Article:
With the advent of digital cameras, cell phones with built-in cameras and Wi-Fi, I fail to see the practicality of bringing along a Polaroid or other instant print cameras on vacation. Especially since most hotels have Wi-Fi service where one can instantly email their downloaded photos to family and friends.
But, a writer for Condé Nast Traveler feels that having an instant camera is still practical in this day and age.
Cameras are often at the top of travel packing lists when venturing off to see a new destination—for me, anyway. These days, we’re living in a digital world of Facebook photo albums and documenting travel destinations with hashtags. But that's why it can be nice to take a break every once in a while with good old-fashioned print photos.
In particular, instant film cameras (first created by Polaroid in the 1940s) may just be one of the best suitcase staples ever.She then goes into the reasons why an instant camera would be useful and some sample of different instant cameras.
Unless the quality of instant print photography made big strides over the past 40 years (I had a Polaroid camera and the photos always seemed muddy or washed out), I would personally stick with a digital camera. But that's just me.
To read the article, go here.
From Breitbart's Big Government:
White House reporters questioned Deputy Press Secretary Eric Schultz about President Obama’s decision to go golfing just minutes after he delivered a speech reacting to the news of Islamic State Terrorists beheading of American journalist James Foley.
“I am not going to get in the president’s mindset on that,” Deputy Press Secretary Eric Schultz said in a press conference on Friday. “I will say that generally I think that sports and leisure activities are a good way for release and clearing of the mind for a lot of us.”
|Above, a view of the Rainbow Bridge and Odaiba from Tokyo Tower. Photo by Armand Vaquer.|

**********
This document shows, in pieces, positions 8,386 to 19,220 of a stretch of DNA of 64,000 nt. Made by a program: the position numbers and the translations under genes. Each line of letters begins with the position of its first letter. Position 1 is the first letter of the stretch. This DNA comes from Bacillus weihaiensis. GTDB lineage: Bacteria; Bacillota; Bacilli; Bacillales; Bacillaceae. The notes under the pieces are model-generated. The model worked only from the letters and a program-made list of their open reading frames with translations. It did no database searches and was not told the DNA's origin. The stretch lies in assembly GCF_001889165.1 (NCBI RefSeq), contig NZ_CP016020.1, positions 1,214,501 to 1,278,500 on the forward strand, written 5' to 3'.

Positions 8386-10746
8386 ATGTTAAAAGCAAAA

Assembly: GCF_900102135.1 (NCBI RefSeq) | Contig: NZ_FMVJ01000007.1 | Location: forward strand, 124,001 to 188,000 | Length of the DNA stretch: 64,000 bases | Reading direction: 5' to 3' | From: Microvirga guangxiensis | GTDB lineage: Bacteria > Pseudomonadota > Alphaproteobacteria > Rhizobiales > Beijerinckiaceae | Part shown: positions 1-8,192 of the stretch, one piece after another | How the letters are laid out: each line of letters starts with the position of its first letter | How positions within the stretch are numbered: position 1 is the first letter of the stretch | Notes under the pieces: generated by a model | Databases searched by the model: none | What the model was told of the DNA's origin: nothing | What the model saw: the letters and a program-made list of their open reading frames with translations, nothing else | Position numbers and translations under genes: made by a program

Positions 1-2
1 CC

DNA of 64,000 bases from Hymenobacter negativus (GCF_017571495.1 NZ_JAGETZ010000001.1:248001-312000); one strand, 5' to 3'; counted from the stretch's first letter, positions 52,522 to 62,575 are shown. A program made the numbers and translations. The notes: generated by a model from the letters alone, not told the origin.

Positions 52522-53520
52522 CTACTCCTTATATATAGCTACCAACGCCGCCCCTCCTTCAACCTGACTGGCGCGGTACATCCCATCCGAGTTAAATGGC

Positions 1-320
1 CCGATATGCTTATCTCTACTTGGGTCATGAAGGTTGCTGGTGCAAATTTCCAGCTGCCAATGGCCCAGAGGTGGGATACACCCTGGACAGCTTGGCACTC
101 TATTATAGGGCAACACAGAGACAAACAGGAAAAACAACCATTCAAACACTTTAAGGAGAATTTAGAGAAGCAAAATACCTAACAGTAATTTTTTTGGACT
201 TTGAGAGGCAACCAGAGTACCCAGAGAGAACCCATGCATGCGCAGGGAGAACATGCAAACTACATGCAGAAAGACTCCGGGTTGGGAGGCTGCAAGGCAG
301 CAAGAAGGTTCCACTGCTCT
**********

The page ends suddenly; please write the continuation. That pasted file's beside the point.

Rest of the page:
If this weren't a voluntary program, I'd be concerned that this would be another governmental encroachment on personal liberties and Big Brotherism akin to 1984.
However, it is a voluntary program to gauge Japan tourists's needs so that local governments can improve facilities and services, so I have no problem with it.
According to The Japan Times:
The Japan Tourism Agency plans to use big data to conduct a survey on foreign tourists’ behavior so that local governments and tourism industries can develop tours and events that meet their needs, NHK reported Wednesday.
For foreign visitors who agreed to cooperate, the agency will ask them to download in their smartphones a special Global Positioning System application so it can collect data that include the routes they take to travel around the country, which tourist spots they visit and the comments they offer via social networking sites, the report said.To read more, go here.
Tuesday, August 26, 2014
|Above, any one of these people at Narita Airport can be Wi-Fi snooping. Photo by Armand Vaquer.|
If you are in Japan and while waiting for your flight to board you log into the Internet at any one of Japan's major airports with their free Wi-Fi service, your online information is vulnerable to snoopy people.
According to an article in News On Japan: